Purchasing a home — especially for the first time — can be a confusing and stressful experience, but one thing that can make the process easier is knowing your debt-to-income ratio.
As the Consumer Financial Protection Bureau explains, your debt-to-income ratio is how much you owe (your monthly debt) divided by how much money you earn (your gross income before taxes). While it’s not the only mortgage factor lenders use to assess your application, lenders use this to evaluate your balance between debt and income.
The lower your debt-to-income ratio, the better. That’s because a high debt-to-income ratio means that a lot of your income goes to paying off your debt. This could make you seem like a risky borrower. Lenders use the number to know if you’ll be able to manage the monthly payments needed to repay the money they’re lending you.
AP Photo/John Bazemore, File
Your debt-to-income ratio can be calculated by adding up your monthly debt payments and dividing them by your gross monthly income.
For example, let’s say your annual income is $60,000, which is $5,000 monthly, and your debts add up to $2,000 a month. Dividing $2,000 by $5,000 gives you a debt-to-income ratio of .4, or 40%.
To get a quick sense of what your ratio might be, Wells Fargo offers a free debt-to-income ratio calculator — but you’ll still have to do some outside math to figure out your debt and income before taxes.
What To Include When Calculating Your Debt-To-Income Ratio
When adding up your debt, take a look at your bills. Consider your new mortgage payment’s principle, plus interest, taxes, insurance and homeowners association dues. Also include any other mortgages you may have, alimony and child support payments, credit cards, student loans, car loans, personal loans and any other loans you make a payment on each month.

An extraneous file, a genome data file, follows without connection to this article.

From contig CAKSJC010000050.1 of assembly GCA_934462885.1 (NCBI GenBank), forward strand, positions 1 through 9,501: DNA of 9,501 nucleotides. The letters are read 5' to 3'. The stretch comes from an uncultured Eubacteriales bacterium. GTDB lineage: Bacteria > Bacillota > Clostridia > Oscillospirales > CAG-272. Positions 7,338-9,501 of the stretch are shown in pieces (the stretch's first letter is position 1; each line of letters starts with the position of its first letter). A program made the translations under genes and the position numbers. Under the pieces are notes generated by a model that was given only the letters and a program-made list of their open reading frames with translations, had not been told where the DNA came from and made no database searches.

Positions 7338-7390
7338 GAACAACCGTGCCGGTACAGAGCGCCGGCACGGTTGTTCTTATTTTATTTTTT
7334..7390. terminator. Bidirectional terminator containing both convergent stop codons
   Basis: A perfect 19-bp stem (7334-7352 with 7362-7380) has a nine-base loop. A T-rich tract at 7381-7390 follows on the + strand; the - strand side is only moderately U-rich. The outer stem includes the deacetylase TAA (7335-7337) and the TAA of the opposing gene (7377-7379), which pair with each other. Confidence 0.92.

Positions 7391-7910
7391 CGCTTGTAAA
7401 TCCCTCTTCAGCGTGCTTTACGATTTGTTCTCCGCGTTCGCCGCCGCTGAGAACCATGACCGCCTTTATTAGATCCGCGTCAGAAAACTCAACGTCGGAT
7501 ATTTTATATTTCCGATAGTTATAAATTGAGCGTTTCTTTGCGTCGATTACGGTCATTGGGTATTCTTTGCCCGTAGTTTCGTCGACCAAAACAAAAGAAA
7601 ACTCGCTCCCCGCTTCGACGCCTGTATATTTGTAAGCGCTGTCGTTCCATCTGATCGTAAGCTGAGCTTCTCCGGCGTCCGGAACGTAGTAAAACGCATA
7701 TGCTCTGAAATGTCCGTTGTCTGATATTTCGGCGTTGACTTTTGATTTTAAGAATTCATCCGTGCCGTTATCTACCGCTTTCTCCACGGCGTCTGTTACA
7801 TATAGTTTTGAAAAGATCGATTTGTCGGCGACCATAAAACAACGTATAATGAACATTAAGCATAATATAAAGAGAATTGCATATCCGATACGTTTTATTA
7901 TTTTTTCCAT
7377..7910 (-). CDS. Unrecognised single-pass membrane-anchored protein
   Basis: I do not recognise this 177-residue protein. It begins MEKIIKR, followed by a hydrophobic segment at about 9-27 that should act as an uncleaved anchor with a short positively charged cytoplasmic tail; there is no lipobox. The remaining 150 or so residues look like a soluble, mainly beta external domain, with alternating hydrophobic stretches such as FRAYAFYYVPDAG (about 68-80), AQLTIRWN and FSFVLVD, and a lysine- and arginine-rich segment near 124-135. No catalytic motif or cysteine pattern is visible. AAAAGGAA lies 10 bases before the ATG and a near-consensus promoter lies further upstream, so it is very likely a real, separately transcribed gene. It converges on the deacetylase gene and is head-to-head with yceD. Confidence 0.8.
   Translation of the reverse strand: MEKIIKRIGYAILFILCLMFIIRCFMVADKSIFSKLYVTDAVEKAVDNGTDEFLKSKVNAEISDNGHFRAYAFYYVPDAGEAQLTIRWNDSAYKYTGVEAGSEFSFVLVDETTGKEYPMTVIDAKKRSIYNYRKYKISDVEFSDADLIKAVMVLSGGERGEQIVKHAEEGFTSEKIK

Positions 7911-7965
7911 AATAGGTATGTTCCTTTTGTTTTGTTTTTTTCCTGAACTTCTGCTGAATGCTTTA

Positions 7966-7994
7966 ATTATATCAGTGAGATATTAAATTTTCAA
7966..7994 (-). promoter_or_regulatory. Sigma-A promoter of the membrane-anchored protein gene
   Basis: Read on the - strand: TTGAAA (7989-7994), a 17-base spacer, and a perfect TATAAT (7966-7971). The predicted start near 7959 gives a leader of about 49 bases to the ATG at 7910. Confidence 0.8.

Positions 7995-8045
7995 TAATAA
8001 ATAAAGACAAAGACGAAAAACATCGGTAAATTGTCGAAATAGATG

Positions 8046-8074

What’s not included? Household expenses, like utilities, internet or groceries.
To calculate your gross monthly income, you’ll want to consider your income before taxes and other deductions are taken.
If you’re earning income from multiple sources and your income is more difficult to calculate, you can speak with a licensed loan originator who can explain how income stream flows together to create your gross monthly income.
How To Lower Your Debt-To-Income Ratio
According to Bank of America, if your ratio is higher than 36%, you should consider taking steps to reduce it. First, you’ll want to make a plan to pay off your credit cards, then increase the amount you pay monthly toward your debts. If you are able, make extra payments to help lower your overall debt more quickly.
Next, you’ll want to ask creditors to reduce your interest rate. Then, make sure you avoid taking on more debt and seek ways to increase your income. After following the above steps, you’ll want to recalculate your debt-to-income ratio every month to see if it’s improving and discussing the changes with your lender.
You may also find that different lenders have different debt-to-income limits, so if you have trouble getting a loan from one, it wouldn’t hurt to try another.
By Kaitlin Gates, for Scripps News.
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